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Jeanette Carlson, Fighter Against Apartheid, Dies at 91


Jeanette Carlson, an anti-apartheid activist who with her husband fought against the racist South African government, and who with her family was eventually deported, died on Aug. 18 at her home in Silver Spring, Md. She was 91.

Her daughter Meredith Carlson Daly confirmed the death. She said her mother had a bone marrow disorder.

In her native South Africa, Mrs. Carlson was a leader of the Black Sash, an organization of white women that protested the disenfranchisement of the Black majority. Its members wore black sashes as a sign of mourning for the death of constitutional rights, including the right to vote, for nonwhites at the hands of the government.

Mrs. Carlson led one of the Black Sash chapters in Johannesburg, rallying against apartheid nearly every week outside courthouses and on roadsides. She expanded her chapter’s work to include educational seminars and pro bono legal work.

And she joined forces with her husband, Joel Carlson, a civil rights lawyer, who used political trials to expose the government’s practices of secretly detaining and torturing Black people who were caught without the identification papers required of them under the pass laws, as well as political prisoners, whose only crime was opposing the government. Among the prominent opponents of apartheid he represented were Nelson and Winnie Mandela.

Mrs. Carlson often accompanied her husband on secret errands intended to outwit the security forces. The Carlsons received numerous death threats from government supporters, and in 1970 their home was firebombed.

“The security police came to investigate, but you never knew if they were investigating or planting more bombs,” Mrs. Carlson often said, according to Ms. Daly.

The next year, Mr. Carlson learned he was going to be arrested under the Terrorism Act for opposing the government, and he fled the country. The security police then ordered the deportation of Mrs. Carlson and her four children, ages 3 to 13, giving them a month to leave.

Mrs. Carlson assured the police that she would never return — an easy promise for her to keep.

“I put that part of my life behind me, happily,” she said years later, according to a 2014 essay by her daughter. “It was so disgusting to live in that kind of environment where people were treated so badly. I had no intention of revisiting that.”

Jeanette Levinson was born in Muizenberg, near Cape Town, on June 21, 1929, the youngest of six children. Her father, Israel Levinson, and her mother, Rebecca (Davids) Levinson, founded and operated Hillel College, a Johannesburg boarding school with a rigorous Jewish identity.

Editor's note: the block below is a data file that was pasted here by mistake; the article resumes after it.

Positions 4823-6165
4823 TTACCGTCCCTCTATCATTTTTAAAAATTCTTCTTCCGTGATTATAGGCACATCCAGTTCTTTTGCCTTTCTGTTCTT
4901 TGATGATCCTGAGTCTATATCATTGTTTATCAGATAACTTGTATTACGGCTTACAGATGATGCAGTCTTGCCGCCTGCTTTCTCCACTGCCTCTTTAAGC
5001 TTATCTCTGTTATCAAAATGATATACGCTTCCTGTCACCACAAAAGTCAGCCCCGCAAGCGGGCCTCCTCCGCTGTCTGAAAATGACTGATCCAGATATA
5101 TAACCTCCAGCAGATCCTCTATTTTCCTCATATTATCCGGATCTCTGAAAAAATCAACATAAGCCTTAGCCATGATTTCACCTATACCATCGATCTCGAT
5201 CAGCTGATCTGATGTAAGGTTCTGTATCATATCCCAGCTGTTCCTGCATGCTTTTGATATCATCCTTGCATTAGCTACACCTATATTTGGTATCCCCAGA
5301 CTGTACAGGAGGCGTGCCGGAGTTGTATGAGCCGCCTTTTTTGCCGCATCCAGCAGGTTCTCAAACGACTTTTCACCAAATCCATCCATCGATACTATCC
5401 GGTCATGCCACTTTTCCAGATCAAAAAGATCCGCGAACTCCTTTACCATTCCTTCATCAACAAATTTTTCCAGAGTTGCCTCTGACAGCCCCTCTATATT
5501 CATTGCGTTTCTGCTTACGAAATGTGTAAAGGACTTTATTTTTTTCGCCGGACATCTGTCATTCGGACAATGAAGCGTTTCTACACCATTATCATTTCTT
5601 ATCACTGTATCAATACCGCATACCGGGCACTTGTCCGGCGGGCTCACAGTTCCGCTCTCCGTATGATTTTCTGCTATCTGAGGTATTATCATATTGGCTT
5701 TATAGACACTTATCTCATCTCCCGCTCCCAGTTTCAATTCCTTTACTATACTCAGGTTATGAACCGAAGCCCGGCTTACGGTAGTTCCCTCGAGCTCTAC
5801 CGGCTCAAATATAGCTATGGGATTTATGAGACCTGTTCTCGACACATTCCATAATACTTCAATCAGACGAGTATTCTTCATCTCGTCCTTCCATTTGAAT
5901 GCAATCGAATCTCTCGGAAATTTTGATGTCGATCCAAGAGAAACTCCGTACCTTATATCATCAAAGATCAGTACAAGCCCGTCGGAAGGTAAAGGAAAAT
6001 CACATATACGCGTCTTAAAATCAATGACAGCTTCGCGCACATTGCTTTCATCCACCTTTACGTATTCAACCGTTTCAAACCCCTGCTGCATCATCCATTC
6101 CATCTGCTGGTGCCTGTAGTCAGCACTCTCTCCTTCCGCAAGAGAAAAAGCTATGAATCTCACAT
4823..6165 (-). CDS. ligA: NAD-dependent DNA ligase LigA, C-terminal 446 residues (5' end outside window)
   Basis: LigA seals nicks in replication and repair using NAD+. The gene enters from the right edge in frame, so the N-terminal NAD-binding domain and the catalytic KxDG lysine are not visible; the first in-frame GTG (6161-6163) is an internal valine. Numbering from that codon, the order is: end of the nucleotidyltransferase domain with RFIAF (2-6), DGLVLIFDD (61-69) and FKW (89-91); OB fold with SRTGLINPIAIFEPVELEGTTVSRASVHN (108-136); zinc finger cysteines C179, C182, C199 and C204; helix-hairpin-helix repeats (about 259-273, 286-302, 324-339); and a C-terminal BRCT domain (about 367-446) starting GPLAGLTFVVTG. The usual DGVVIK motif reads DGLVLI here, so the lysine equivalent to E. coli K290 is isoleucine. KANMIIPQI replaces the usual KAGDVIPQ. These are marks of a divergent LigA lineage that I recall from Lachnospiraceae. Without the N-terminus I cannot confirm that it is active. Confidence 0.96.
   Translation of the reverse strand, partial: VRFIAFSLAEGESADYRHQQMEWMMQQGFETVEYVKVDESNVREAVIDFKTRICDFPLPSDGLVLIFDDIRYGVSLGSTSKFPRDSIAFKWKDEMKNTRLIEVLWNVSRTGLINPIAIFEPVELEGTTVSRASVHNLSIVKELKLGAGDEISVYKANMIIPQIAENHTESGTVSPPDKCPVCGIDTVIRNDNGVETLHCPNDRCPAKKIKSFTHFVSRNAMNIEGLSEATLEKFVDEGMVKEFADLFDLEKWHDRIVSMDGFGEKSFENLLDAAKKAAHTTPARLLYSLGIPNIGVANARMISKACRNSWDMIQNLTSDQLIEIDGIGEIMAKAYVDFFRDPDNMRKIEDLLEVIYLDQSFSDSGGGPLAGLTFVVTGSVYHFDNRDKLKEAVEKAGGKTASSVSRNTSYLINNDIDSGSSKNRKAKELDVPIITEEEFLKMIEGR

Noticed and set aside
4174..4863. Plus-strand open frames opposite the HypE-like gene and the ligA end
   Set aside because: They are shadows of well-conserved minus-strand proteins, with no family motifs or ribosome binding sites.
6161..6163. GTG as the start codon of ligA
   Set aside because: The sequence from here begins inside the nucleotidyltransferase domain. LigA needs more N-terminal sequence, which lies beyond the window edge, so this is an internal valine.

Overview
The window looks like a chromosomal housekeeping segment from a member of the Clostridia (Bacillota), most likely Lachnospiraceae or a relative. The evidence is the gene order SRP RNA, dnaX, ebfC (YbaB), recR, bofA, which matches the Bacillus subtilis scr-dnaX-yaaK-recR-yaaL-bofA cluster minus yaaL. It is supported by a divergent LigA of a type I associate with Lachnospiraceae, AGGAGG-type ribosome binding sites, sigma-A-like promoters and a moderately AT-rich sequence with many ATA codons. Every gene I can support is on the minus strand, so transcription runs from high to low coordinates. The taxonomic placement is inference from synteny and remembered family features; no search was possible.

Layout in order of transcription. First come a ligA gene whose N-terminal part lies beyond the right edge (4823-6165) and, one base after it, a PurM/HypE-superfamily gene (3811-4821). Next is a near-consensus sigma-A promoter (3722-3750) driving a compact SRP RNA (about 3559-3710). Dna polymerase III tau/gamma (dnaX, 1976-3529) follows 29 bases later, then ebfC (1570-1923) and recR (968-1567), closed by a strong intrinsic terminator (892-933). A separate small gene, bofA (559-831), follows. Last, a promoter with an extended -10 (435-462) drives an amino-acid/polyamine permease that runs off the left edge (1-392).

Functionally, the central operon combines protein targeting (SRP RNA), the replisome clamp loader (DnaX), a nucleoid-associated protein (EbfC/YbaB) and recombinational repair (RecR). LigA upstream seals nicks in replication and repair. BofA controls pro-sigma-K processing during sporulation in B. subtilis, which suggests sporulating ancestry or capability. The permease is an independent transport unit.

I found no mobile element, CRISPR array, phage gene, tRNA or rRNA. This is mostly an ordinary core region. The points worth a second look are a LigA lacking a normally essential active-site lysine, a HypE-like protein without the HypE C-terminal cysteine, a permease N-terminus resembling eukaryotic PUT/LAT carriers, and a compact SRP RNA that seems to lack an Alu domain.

Jeanette grew up at the boarding school. In 1949, she earned a teaching certificate and became a preschool teacher.

Her first job was teaching 40 Black students in a low-income school in Johannesburg, where she came face to face with the injustices they confronted on a daily basis. This convinced her of the importance of questioning the government and helping to extend basic human rights to those denied them.

She met Mr. Carlson through their anti-apartheid activities. They married in 1954.

After fleeing South Africa, the Carlsons lived briefly in Israel before moving to the United States in 1971 and settling in Great Neck, N.Y., on Long Island. While Mr. Carlson became an assistant district attorney in Queens, Mrs. Carlson worked as a bookkeeper and office manager as well as a professional driver and personal assistant.

Her husband died in 2001. In addition to Ms. Daly, Mrs. Carlson is survived by another daughter, Gabrielle Carlson; two sons, Jeremy and Adam; and three grandchildren.

Mrs. Carlson remained politically active, becoming a member of Planned Parenthood and Reach Out America, which responds to disasters. She also joined a mothers’ group opposed to war and taught English as a second language to immigrants.

The major difference between activism in the United States and activism in South Africa, she said in a 2013 video interview on the New York television program “Eldridge & Co.,” was that in South Africa, “there was always the knowledge that you could be arrested at any time, your phones — everybody’s phones — were tapped, your mail was opened.”

Even worse, she said, “you never really knew which of your friends was an informer.”


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